I’m very excited to announce that my colleagues and I had a paper accepted to ACM DEV 2015, “a premier venue to present original and innovative work on the applications, technologies, architectures, and protocols for computing in developing regions.” We used the paper to put forward a vision of resilient local infrastructures that are coordinated via software and designed using principles of software engineering – but those principles are not applied to software per sé. It’s actually motivated as much by the future of developing regions as it is by the situation in developing regions.
Paper Abstract: New forms of infrastructure are needed in a world characterized by the burdens of global climate change, a growing population, increasing socio-technical complexity, and natural and human stressors to our human systems. Enabling communities to transition to a more resilient configuration of infrastructures is crucial for establishing a distributed portfolio of processes and systems by which human needs may be met. This paper proposes a potential way to increase infrastructure resilience by supporting the creation of alternative, decentralized infrastructures (ADIs) composed of small-scale, heterogeneous systems and processes. We see two possible roles for these ADIs: first, they could be integrated with existing infrastructures in the industrialized world, thereby providing some redundancy during times of strain on larger centralized systems; and second, they could help developing communities leapfrog centralized and more capital intensive conventional infrastructure. We present a model for how ADI systems may be built, based on principles from software engineering. Finally, we identify some challenges that go beyond technical implementation details in the instantiation of ADIs, and offer some thoughts on how to address them.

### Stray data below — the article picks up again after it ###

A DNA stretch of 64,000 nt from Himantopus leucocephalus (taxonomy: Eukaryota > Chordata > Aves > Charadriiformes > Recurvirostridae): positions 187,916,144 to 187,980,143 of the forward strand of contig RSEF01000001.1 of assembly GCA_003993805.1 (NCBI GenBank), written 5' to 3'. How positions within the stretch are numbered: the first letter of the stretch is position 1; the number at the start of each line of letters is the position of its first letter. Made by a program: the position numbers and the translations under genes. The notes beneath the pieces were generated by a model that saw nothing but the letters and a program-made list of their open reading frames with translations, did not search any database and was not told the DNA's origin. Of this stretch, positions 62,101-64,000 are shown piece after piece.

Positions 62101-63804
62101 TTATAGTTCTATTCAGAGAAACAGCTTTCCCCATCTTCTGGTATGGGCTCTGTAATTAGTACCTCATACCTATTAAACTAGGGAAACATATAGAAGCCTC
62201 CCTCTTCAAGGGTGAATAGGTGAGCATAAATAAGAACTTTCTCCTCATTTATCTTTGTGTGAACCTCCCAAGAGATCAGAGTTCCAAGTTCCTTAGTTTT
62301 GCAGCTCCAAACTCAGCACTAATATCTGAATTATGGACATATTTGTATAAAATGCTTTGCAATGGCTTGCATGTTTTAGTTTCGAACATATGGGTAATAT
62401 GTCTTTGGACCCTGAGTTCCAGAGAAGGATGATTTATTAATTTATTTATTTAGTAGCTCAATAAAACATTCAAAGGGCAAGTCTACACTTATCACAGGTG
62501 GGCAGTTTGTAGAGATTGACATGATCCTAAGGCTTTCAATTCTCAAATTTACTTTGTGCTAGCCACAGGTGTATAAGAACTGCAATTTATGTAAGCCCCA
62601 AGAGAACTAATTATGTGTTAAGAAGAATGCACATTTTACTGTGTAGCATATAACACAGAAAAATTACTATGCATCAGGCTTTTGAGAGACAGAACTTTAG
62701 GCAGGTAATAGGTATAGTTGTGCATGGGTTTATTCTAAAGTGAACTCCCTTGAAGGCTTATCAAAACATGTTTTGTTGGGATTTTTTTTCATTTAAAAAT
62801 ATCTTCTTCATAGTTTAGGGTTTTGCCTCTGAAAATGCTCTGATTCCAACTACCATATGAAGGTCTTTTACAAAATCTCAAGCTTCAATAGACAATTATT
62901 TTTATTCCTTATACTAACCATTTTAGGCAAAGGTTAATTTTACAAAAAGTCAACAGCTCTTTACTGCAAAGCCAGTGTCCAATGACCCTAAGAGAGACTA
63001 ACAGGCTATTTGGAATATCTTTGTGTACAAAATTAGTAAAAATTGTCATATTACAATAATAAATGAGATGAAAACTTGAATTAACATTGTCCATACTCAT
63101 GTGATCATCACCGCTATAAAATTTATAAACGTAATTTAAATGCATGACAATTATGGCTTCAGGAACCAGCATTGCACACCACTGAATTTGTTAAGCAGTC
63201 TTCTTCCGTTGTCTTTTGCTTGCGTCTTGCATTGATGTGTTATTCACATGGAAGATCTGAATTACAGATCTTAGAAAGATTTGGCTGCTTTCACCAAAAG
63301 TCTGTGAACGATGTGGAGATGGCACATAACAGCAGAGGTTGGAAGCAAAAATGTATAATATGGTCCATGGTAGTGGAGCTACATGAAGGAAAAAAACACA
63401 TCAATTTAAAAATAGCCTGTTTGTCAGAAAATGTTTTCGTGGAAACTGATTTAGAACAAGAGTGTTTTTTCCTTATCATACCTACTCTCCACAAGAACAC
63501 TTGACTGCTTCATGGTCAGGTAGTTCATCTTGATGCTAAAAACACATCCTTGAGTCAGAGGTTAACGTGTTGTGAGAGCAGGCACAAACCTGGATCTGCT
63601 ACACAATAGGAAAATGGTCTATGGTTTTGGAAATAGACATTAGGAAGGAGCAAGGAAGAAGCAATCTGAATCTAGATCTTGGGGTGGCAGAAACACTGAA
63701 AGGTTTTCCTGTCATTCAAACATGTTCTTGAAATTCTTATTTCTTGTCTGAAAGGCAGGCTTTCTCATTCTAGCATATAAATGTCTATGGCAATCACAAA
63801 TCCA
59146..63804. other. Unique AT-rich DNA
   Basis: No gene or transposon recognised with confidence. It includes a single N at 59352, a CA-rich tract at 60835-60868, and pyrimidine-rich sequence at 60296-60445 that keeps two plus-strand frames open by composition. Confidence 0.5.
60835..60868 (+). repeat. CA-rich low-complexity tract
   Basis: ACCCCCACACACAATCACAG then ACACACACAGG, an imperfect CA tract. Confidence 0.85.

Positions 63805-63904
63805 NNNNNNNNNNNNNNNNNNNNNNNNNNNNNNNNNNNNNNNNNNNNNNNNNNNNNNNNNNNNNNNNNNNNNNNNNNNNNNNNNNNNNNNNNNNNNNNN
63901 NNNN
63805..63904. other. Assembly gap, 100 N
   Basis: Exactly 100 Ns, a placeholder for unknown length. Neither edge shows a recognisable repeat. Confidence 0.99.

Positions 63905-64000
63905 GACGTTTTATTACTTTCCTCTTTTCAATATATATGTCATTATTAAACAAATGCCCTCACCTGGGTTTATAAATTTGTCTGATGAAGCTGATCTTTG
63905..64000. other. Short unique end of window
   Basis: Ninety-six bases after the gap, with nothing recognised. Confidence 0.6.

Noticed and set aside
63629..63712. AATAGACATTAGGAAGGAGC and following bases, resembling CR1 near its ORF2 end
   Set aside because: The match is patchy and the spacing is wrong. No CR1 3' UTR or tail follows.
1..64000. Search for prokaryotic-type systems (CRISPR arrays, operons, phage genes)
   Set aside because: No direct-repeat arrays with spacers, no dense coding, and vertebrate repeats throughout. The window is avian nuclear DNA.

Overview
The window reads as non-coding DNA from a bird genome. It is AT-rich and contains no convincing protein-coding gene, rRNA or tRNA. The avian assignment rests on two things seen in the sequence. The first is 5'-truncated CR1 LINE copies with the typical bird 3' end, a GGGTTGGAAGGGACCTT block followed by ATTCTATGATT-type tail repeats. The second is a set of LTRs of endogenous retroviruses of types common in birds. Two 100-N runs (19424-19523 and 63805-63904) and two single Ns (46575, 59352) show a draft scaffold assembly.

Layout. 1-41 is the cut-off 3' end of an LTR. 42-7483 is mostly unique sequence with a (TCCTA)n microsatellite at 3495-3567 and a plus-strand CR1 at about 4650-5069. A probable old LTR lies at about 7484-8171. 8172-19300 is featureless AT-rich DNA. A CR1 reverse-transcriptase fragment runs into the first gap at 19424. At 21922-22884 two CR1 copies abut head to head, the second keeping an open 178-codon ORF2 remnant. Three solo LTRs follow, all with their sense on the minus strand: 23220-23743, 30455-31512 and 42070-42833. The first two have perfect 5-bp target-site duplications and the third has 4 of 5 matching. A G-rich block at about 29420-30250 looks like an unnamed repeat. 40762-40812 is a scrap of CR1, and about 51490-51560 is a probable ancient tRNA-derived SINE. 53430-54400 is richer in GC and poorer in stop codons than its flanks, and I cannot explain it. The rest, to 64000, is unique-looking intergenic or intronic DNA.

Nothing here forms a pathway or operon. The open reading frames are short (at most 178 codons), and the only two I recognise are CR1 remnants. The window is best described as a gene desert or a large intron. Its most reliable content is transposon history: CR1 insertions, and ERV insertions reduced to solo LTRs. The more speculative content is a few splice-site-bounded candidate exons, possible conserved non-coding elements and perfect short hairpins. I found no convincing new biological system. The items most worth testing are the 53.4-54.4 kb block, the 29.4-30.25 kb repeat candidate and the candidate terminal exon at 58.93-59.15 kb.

This paper was published by invitation at the 2015 Annual Symposium on Computing for Development